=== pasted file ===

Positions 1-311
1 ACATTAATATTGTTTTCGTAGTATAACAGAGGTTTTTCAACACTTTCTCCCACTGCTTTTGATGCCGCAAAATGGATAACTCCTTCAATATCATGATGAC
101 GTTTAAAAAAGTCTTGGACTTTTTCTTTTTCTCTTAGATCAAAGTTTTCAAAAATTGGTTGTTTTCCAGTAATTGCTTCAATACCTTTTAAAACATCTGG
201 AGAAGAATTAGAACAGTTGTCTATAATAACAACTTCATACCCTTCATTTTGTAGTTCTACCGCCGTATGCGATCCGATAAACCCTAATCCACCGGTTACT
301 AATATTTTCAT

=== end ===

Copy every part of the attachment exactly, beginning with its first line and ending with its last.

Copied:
Positions 1-311
1 ACATTAATATTGTTTTCGTAGTATAACAGAGGTTTTTCAACACTTTCTCCCACTGCTTTTGATGCCGCAAAATGGATAACTCCTTCAATATCATGATGAC
101 GTTTAAAAAAGTCTTGGACTTTTTCTTTTTCTCTTAGATCAAAGTTTTCAAAAATTGGTTGTTTTCCAGTAATTGCTTCAATACCTTTTAAAACATCTGG
201 AGAAGAATTAGAACAGTTGTCTATAATAACAACTTCATACCCTTCATTTTGTAGTTCTACCGCCGTATGCGATCCGATAAACCCTAATCCACCGGTTACT
301 AATATTTTCAT